"The Mother of the Children of the People": The Lucy Craft Laney Museum of Black History

May is Local and Community History Month in the United Kingdom. I had no idea of this celebration, but I was inspired. I jumped in my Batmobile and headed to Augusta, Georgia, searching for some hidden history. My mission was a success. I came across the Lucy Craft Laney Museum of Black History. The house belonged to the pioneering activist Lucy Laney. The building is rich in history. Sadly, it was damaged in 1987 due to a house fire, but Delta House inc purchased it and restored it to a museum. I'm happy Delta inc purchased the building because it may have faced the same tragic fate as other historic properties in the city. More on that topic a little later.

The historic house-museum is named and dedicated after the amazing woman Lucy Craft Laney (1854-1933), better known as "The Mother of the Children of the People." I'm not sure where to start with the contribution that Ms. Laney has had on Augusta and the Black community in general. To begin, she was born in Macon, Georgia, on April 13, 1854, eleven years before slavery ended. She was the seventh of ten children. 

Laney founded the first school for Black children in Augusta, Georgia, in 1883. Only a few children arrived on the first day, but hundreds of children from all over Augusta began to attend a little later. If that isn't impressive enough, Ms.Laney also pioneered Lamar Nursing school, the first Black nursing school in the city. The museum has many artifacts that showcase the school's history. You can see an original nursing uniform and many photographs of the graduating classes such as the class of 1907, as seen below. The most impressive fact about Ms.Laney is that by the time she was 15, she could read and write Latin.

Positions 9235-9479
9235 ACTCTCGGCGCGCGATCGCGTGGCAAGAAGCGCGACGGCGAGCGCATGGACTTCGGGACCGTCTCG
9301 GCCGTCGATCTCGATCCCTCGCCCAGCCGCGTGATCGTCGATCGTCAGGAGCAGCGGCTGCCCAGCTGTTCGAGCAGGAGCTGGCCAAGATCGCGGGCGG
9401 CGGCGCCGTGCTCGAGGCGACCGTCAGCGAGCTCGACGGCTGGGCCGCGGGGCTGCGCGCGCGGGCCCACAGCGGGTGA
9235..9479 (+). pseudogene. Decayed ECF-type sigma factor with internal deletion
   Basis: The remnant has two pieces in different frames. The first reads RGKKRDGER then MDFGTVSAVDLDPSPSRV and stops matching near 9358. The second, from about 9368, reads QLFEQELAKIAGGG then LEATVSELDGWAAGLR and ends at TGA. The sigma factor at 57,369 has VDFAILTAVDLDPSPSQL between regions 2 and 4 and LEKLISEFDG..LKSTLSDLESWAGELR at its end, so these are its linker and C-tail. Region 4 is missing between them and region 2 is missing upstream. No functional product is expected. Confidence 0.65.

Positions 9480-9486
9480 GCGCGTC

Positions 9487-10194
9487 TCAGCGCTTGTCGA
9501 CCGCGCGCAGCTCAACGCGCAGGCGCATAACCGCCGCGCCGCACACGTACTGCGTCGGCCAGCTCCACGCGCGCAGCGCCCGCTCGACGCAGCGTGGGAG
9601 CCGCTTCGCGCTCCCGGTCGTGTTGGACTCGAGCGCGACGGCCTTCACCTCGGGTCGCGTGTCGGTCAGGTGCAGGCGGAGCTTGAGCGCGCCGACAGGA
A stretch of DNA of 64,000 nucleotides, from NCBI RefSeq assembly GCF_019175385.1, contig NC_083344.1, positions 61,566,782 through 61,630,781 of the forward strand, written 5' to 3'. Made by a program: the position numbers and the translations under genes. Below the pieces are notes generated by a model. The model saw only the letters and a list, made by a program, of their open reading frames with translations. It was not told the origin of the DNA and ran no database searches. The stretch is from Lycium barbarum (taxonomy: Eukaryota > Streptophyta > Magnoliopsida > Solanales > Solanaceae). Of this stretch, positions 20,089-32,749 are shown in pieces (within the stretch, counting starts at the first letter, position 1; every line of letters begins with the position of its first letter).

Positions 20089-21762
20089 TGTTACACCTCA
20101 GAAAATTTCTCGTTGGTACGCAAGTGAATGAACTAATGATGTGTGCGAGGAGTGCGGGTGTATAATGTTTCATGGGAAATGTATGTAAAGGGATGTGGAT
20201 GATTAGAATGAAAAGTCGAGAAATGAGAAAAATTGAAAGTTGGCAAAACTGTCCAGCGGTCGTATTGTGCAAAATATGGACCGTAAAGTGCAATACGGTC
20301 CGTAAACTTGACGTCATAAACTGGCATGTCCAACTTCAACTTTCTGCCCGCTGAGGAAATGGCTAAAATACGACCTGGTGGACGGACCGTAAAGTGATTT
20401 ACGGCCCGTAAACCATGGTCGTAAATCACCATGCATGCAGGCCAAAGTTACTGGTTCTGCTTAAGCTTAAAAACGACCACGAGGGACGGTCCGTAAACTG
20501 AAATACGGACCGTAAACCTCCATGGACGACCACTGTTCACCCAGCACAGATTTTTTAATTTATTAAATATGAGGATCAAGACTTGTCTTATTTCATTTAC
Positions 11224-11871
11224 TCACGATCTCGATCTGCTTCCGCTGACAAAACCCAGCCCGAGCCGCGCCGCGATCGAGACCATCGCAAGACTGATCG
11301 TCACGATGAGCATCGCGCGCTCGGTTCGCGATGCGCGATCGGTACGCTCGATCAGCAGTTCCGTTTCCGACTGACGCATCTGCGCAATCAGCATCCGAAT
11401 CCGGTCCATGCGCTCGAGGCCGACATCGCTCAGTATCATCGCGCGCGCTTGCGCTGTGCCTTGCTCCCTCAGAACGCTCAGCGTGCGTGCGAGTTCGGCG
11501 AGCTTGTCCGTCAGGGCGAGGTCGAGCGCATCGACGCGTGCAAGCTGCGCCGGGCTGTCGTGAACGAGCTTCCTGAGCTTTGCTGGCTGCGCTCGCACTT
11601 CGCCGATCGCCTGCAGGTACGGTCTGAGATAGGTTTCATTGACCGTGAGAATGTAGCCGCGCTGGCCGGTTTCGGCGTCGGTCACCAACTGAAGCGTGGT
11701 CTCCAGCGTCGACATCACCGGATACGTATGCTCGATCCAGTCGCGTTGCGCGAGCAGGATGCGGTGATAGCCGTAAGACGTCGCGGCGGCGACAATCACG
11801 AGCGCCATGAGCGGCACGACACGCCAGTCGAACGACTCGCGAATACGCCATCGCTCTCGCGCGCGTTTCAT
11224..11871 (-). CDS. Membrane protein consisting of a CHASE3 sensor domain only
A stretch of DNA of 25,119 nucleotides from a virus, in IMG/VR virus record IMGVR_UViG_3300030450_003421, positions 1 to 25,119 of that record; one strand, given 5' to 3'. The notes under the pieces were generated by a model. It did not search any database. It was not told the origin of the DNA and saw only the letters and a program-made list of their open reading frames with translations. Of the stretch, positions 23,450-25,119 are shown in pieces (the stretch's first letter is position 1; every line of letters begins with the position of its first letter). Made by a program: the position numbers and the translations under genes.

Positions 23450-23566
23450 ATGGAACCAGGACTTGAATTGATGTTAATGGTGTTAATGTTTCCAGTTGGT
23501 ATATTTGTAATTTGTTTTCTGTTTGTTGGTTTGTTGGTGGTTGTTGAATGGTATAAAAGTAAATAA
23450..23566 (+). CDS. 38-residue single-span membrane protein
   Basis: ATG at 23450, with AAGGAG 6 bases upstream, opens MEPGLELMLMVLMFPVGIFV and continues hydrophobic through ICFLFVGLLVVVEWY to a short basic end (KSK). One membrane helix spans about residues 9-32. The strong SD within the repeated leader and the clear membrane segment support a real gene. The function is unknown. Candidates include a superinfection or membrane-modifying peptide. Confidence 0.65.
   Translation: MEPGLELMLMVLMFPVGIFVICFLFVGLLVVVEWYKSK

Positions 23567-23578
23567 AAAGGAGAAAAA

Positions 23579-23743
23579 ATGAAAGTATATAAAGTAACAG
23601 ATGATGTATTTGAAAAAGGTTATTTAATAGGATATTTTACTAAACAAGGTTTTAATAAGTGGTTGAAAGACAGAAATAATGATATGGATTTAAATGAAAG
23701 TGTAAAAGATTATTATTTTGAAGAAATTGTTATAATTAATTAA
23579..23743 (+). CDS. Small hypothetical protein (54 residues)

You can schedule a tour and then roam the house at your leisure. I can tell the staff is extremely dedicated and connected to the history of the museum and Augusta. Their connections to the neighborhood and the museum makes the tour even better. You will not get a rehearsed or textbook telling of the past from the staff. Here's a great synopsis of the museum and Ms. Laney. She was amazing.

The museum is about an hour from my home, so I wanted to make this trip extremely worth the trip. I intended to visit other historical buildings. The first stop was one of the last buildings charted by Laney to educate Black children. Unfortunately, the building was torn down by the city in 2014. Despite being listed on the National Register of Historic Places, the building was demolished. Second on the list was the Lenox Theater, built in 1921. The theater served the African American community during a time of racial unjust. The theater was demolished in 1964. There were a total of 4 historic properties on the list that I couldn't visit due to neglect or the property no longer stands.

So why is Augusta neglecting and demolishing its rich Black history? Well, I tried to do more investigating on this topic. I can conclude that the city can decide the building's fate if the building is not declared historical on the local level. This is problematic; the decisions neglect to include the community in the overall process. The community is the heart of history and should be included. I also discovered that the Augusta community is doing great work to rectify this act.

Put in more than what you take out, and protect your heritage!


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